Tim Mountz and Amy Bloom farm some of the country’s most historic land, beginning with two acres in Winterthur, Del., where Bloom works as a horticulturalist. From their Happy Cat Farm in Kennett Square, Mountz has become quite the specialist in heirloom tomatoes. He’s amassed a seed collection that boasts 800 varieties—some of it traded from Native Americans to Germans upon their arrival in Pennsylvania. “Our approach to green is the foundation of our business plan,” says Mountz. “Using sustainable and regenerative practices on our farm has helped us grow and pushed us into the best way of thinking.”
Happy Cat uses no chemicals to create an intact local food system. Mountz is currently working with Mark Highland at Organic Mechanics Soil Company in Chester County on a windowsill growing system made out of recycled materials. Happy Cat is also making its own charcoal (biochar) from oak tomato stakes, turning it into a soil additive.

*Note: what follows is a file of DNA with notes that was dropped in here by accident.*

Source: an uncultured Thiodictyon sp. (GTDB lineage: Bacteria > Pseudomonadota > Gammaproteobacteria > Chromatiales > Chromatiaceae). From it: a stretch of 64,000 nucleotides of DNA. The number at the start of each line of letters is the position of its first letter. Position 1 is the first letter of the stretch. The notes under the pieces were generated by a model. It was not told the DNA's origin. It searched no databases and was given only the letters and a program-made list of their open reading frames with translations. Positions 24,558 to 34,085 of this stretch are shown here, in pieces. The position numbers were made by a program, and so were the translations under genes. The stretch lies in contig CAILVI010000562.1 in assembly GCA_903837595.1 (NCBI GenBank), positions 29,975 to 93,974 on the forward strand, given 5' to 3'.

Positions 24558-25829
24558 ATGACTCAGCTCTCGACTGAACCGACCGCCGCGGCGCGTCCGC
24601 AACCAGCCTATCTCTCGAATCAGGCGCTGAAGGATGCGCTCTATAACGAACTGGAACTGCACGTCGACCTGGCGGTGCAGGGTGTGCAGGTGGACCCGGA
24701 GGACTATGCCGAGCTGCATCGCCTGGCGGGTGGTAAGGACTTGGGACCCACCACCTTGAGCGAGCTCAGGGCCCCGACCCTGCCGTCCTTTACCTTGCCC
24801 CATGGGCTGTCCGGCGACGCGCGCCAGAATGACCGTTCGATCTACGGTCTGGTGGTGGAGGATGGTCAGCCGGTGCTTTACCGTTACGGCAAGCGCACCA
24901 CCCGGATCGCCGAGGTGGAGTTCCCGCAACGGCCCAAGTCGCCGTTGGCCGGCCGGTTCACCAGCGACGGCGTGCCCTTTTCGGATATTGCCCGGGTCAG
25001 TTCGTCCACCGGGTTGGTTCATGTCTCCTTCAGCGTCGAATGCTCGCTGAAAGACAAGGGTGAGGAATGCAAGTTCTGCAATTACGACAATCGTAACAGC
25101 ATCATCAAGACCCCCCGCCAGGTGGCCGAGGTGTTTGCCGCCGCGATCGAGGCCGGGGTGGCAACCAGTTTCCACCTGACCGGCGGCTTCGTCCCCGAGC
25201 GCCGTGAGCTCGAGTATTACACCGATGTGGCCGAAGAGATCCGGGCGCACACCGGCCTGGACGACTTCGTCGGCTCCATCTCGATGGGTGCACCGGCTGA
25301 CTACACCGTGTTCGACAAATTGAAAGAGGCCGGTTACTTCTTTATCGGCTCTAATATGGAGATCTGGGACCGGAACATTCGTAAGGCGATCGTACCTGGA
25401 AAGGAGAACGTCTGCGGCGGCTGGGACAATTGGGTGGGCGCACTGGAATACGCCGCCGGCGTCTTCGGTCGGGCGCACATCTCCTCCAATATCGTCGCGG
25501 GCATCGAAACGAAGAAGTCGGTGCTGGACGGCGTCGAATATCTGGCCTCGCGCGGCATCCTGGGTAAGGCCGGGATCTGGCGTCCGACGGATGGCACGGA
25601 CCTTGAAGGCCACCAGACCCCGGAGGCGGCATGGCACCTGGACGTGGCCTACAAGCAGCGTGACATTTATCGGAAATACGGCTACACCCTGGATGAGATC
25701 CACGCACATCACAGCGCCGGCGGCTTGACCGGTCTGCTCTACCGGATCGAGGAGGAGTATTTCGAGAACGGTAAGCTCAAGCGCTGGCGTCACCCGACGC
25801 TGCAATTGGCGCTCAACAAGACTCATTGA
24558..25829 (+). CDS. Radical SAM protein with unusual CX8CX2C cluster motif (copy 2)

“Our proudest green product is a bean seed that I got from my grandfather in 1993, when he was killed in a car accident,” says Mountz. “The bean had been extinct for 70 years. This year, we’ll grow 1/16 of an acre of it, introducing it into our seed business.”
“What is now called ‘green’ is what people have called ‘local’ for a long time,” says Mountz. “The Brandywine Valley and Main Line have been all about local since they were named.”
A greenhouse complex heated sustainably by biochar and solar power.
(610) 217-7723, happycatorganics.com.